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Burnout, Social Support, Professors, University Teachers, Job Engagement, Supervisor Support, Attachment

Tremblay, Jacob W

Supervisor and department: Dr. William Whelton, Educational Psychology

Examining committee member and department: Dr. Derek Truscott, Educational Psychology Dr. Ronald Martin, University of Regina, Educational Psychology Dr. George Buck, Educational Psychology Dr. Jose Da Costa, Educational Policy Studies Dr. Alison Taylor, Educational Policy Studies

Department: Department of Educational Psychology

Specialization: Counselling Psychology

Date accepted: 2011-12-21T13:51:26Z

Graduation date: 2012-06

Degree: Doctor of Philosophy

Degree level: Doctoral

Abstract: Burnout is a chronic syndrome characterized by emotional exhaustion, cynicism, and reduced efficacy that has long-term ill effects for individuals, organizations, families, and health-care systems. Job engagement is considered to be the positive opposite of the burnout experience, and it is conceptualized by energy, involvement with work, and efficacy. The presence of supervisor supporthas been shown to mitigate against the development of burnout more than collegial and non-work forms of social support across occupations, and it is believed to do this as a result of the supervisor’s influence over work-related demands and resources. Using a sample of 213 university professors, this study proposed that individual differences in attachment orientations would predictburnout and job engagement, and that supervisor support would moderate theserelationships. Regression analyses identified anxious attachment and supervisorsupport as predictors of burnout and job engagement in this study. However, collegial support was a stronger predictor of these outcomes. The hypothesis that supervisor support would moderate the relationship between attachment and burnout was not supported.

Language: English

DOI: doi:10.7939-R3BH7S

Rights: Permission is hereby granted to the University of Alberta Libraries to reproduce single copies of this thesis and to lend or sell such copies for private, scholarly or scientific research purposes only. Where the thesis is converted to, or otherwise made available in digital form, the University of Alberta will advise potential users of the thesis of these terms. The author reserves all other publication and other rights in association with the copyright in the thesis and, except as herein before provided, neither the thesis nor any substantial portion thereof may be printed or otherwise reproduced in any material form whatsoever without the author's prior written permission.





Autor: Tremblay, Jacob W

Fuente: https://era.library.ualberta.ca/


Introducción



University of Alberta Attachment, Supervisor Support, and Burnout In Professors by Jacob William Tremblay A thesis submitted to the Faculty of Graduate Studies and Research in partial fulfillment of the requirements for the degree of Doctor of Philosophy in Counselling Psychology Department of Educational Psychology © Jacob William Tremblay Spring 2012 Edmonton, Alberta Permission is hereby granted to the University of Alberta Libraries to reproduce single copies of this thesis and to lend or sell such copies for private, scholarly or scientific research purposes only.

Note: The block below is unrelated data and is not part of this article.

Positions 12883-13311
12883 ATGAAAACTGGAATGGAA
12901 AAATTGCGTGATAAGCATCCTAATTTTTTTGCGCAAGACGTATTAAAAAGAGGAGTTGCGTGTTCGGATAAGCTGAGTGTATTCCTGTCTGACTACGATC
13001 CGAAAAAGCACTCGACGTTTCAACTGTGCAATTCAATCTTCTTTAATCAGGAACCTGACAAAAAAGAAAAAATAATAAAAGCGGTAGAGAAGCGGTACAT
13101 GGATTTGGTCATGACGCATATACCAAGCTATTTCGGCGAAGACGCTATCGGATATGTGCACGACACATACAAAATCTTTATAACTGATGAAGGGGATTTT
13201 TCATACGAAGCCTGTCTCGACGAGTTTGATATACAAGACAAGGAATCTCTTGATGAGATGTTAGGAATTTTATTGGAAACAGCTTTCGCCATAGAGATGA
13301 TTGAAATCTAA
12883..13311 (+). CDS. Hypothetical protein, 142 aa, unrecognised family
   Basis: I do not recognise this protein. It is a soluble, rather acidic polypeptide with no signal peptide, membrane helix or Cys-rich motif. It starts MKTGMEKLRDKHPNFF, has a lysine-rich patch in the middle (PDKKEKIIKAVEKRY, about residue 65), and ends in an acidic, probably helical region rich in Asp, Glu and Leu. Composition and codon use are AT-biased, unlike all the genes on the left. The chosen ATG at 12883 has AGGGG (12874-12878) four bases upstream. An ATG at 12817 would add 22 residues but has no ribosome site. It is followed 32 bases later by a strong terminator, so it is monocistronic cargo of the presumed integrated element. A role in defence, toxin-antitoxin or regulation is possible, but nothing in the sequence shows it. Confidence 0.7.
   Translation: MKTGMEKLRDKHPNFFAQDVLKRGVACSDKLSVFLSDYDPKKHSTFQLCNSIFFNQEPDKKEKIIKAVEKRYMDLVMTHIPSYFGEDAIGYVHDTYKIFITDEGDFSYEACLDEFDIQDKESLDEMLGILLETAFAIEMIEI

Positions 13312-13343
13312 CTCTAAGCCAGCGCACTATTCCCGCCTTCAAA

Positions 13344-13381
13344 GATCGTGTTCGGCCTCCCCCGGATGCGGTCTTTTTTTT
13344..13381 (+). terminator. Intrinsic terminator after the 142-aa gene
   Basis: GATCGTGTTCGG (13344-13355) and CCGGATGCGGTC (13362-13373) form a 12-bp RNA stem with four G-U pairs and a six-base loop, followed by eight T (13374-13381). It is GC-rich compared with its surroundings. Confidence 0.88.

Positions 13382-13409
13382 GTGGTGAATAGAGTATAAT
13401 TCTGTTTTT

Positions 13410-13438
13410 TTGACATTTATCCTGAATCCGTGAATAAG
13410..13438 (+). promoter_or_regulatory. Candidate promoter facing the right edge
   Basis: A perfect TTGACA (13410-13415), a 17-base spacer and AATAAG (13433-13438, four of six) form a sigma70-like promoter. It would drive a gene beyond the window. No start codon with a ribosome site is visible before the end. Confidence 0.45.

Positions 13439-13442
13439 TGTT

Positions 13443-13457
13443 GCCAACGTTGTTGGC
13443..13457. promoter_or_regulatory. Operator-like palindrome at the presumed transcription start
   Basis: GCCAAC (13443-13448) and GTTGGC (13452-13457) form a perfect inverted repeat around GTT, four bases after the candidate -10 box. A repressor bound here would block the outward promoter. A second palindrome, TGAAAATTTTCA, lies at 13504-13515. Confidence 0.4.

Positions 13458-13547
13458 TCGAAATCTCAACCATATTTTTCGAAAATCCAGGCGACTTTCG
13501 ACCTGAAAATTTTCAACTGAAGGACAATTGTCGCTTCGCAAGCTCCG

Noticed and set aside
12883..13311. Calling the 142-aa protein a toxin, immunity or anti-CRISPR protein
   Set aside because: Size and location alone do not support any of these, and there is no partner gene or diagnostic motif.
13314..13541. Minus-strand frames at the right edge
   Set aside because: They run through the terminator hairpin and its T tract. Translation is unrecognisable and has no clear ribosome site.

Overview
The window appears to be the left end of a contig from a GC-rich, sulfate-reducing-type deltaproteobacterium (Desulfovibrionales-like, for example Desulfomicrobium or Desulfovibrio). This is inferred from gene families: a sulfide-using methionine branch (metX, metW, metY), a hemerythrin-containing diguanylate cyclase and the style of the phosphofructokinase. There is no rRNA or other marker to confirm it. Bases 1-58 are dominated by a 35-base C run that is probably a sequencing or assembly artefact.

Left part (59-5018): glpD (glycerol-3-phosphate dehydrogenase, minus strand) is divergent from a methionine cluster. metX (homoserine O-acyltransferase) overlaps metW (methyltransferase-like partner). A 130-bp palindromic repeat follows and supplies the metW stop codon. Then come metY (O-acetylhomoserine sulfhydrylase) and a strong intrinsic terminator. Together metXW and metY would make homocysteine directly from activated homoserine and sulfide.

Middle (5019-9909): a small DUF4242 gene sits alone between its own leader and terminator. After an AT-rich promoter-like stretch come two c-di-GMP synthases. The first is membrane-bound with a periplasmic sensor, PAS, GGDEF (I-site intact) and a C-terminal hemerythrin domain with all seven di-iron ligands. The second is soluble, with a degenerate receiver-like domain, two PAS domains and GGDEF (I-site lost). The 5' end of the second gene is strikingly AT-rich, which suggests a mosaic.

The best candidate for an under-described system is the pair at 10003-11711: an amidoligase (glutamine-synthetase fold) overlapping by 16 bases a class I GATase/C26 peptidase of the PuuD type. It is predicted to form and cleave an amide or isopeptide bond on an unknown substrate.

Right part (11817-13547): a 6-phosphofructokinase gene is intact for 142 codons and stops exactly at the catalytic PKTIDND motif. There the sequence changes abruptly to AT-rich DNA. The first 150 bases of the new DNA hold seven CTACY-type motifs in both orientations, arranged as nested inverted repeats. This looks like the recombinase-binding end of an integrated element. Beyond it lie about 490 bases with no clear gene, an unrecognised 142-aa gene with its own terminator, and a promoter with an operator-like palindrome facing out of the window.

Where the thesis is converted to, or otherwise made available in digital form, the University of Alberta will advise potential users of the thesis of these terms. The author reserves all other publication and other rights in association with the copyright in the thesis and, except as herein before provided, neither the thesis nor any substantial portion thereof may be printed or otherwise reproduced in any material form whatsoever without the authors prior written permission. Abstract Burnout is a chronic syndrome characterized by emotional exhaustion, cynicism, and reduced efficacy that has long-term ill effects for individuals, organizations, families, and health-care systems.
Job engagement is considered to be the positive opposite of the burnout experience, and it is conceptualized by energy, involvement with work, and efficacy.
The presence of supervisor support has been shown to mitigate against the development of burnout more than collegial and non-work forms of social support across occupations, and it is believed to do this as a result of the supervisor’s influence over work-related demands and resources.
Using a sample of 213 university professors, this study proposed that individual differences in attachment orientations would predict burnout and job engagement, and that supervisor support would moderate these relationships.
Regression analyses identified anxious attachment and s...





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